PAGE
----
Easy & Elegant Echo Quilting

Machine quilting doesn’t need to be fussy, difficult, or complicated to be effective (Although over-the-top quilting can certainly be gorgeous!) One of my favorite techniques that is also super-easy and beginner-friendly is echo quilting.

Echo quilting is simply choosing a seam in a pieced quilt or the edge of an appliquéd shape and stitching parallel to that seam or around that shape, usually with a consistent seam allowance. I most often use a 1/4″ seam allowance, but you can go wider or narrower – whatever you think looks best.

Echo quilting inside a seam line or appliquéd shape can look similar to the classic hand quilting technique of stitching about 1/4″ inside each shape – the distance being just enough to avoid hand stitching through the bulk of the seam allowances.

 Trellis quilt pattern by Cluck, Cluck Sew, made by Beth Ann Williams
Paving Petals quilt pattern from Quilt to End ALZ, made by Beth Ann Williams

If you look closely at the two photos above, you’ll see that that there’s no rule about which seam lines you need to echo – I often skip short diagonal lines in favor of long straight lines that are easy to quilt with my walking foot. I also try to keep my stitching as continuous as possible instead of quilting inside each shape separately, as you might with hand quilting.

Echo quilting can also look great on more modern looking quilt patterns.

 Sugar Pop pattern from Suzy Quilts, made by Beth Ann Williams

Echo quilting isn’t just for straight lines – it looks great with curves, too! Straight lines or curved, there are no rules about how many lines you need to stitch – you can stitch just one line of echo quilting or as many as you like.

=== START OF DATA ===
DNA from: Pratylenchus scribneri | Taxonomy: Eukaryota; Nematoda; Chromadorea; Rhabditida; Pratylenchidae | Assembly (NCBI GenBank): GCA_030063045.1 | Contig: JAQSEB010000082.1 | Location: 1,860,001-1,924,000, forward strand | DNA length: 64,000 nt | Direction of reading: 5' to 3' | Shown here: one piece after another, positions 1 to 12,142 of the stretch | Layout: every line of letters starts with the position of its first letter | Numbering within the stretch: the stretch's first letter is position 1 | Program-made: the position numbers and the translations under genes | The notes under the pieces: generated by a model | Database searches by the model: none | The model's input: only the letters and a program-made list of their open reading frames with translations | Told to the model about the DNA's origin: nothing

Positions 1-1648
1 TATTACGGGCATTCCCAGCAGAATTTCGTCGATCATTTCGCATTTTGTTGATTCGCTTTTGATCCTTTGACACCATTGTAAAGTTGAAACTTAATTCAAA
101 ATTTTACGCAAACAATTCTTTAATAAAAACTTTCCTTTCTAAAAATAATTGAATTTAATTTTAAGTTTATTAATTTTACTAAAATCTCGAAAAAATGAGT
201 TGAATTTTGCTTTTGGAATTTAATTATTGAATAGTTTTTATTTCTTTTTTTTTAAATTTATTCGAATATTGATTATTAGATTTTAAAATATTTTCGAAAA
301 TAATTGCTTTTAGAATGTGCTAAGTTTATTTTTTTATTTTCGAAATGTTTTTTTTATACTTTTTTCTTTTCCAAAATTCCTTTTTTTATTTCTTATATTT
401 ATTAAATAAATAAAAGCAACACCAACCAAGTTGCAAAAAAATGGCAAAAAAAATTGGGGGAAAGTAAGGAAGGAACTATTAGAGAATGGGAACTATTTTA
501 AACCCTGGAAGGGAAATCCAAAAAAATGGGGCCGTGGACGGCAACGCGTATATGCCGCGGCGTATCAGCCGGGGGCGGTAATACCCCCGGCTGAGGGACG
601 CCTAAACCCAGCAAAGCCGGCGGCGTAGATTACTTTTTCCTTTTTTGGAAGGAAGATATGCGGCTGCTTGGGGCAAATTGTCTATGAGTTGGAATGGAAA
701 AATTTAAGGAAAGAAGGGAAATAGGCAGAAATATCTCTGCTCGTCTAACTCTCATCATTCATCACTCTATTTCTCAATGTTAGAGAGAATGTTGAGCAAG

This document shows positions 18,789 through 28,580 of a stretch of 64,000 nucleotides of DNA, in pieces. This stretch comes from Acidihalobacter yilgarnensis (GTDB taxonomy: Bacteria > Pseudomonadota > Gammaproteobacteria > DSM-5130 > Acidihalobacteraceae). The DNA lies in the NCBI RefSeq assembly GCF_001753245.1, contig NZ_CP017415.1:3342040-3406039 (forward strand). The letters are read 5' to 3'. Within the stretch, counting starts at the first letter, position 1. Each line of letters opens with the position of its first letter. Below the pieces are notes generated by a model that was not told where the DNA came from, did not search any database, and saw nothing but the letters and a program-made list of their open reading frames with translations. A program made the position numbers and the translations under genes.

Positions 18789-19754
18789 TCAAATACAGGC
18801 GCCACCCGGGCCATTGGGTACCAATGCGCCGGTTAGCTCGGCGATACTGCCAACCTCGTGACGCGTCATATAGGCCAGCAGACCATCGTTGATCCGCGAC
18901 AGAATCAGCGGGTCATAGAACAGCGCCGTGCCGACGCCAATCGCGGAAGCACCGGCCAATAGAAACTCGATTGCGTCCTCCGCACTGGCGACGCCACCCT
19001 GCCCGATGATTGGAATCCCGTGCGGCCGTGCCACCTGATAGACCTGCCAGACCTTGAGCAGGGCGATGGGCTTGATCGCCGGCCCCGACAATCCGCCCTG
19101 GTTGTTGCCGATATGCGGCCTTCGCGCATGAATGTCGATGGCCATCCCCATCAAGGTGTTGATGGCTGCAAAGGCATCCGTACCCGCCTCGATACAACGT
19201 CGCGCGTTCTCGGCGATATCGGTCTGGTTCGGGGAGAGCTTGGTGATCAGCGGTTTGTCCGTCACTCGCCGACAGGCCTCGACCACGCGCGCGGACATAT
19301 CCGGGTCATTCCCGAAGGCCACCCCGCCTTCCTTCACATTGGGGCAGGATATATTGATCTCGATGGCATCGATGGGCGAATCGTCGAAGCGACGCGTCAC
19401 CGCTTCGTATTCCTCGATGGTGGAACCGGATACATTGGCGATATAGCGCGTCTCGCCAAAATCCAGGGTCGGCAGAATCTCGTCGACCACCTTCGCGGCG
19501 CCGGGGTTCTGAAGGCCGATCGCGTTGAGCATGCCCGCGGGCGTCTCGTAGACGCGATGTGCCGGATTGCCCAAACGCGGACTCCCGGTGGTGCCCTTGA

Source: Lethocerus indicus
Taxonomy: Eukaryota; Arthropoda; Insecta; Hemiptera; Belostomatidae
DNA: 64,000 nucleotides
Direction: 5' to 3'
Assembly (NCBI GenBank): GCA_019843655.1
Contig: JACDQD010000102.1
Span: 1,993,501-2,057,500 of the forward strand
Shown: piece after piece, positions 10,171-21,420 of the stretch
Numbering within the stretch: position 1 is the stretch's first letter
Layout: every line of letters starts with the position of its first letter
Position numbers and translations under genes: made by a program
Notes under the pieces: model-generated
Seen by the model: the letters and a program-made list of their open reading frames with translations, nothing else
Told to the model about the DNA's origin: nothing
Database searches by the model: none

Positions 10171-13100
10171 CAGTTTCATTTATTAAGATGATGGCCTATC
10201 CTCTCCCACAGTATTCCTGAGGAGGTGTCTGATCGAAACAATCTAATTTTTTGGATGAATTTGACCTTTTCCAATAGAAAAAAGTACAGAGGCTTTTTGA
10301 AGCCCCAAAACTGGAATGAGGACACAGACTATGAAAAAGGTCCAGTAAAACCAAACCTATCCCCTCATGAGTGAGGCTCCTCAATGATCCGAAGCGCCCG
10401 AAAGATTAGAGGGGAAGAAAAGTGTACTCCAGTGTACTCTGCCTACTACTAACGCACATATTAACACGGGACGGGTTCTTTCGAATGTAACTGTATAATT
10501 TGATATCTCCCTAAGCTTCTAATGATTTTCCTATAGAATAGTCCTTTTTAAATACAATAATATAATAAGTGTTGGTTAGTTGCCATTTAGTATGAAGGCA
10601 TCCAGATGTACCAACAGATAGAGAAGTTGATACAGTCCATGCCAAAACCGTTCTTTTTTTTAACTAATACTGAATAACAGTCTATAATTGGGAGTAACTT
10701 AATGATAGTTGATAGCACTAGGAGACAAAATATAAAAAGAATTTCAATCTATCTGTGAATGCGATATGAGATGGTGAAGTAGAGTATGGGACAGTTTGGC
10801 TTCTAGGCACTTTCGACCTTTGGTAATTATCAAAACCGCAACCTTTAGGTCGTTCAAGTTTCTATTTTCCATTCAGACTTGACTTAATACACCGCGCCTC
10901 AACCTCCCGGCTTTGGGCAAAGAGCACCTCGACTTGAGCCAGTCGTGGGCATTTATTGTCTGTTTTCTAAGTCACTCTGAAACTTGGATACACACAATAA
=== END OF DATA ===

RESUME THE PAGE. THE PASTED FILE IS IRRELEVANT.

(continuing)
Spring Equinox pattern by Taralee Quiltery, made by Beth Ann Williams

It can also be fun to combine a bit of echo quilting with other machine quilting techniques. The Spring Equinox sample above shows a combination of free-motion and walking foot quilting techniques. For the quilt below, I combined appliqué-and-quilt in 1 step with channel quilting and echo quilting.

Orange Peel variation designed and made by Beth Ann Williams

And here’s an example where I’ve used a bit of echo quilting on either side of the outermost lines to complement a Celtic-style appliquéd design.

Celtic Blessings quilt designed and made by Beth Ann Williams

How do you (or would you) use echo quilting?

If you’d like to learn more, check out the most current listing of my Easy & Effective Machine Quilting with a Walking Foot online class in my online shop.

Happy Quilting!

Please follow and like us:

Beth Ann

When health challenges made hand-sewing (and hand appliqué and hand-quilting) no longer physically viable for her, Beth Ann’s first instinct was dismay and discouragement. But Grandma Baldwin gave her a loving (but stern!) “No pity parties – just figure out a different way.” So Beth Ann turned to her trusty sewing machine and began devising ways to achieve the fine quality appliqué look she craved faster and easier than she ever thought possible. And a career was born! Now Beth Ann enjoys sharing her accessible “invisible” machine appliqué and creative machine quilting techniques with other quilters and fiber artists around the world.

Leave a Reply

Your email address will not be published.


Enjoy this blog? Please spread the word :)

Follow by Email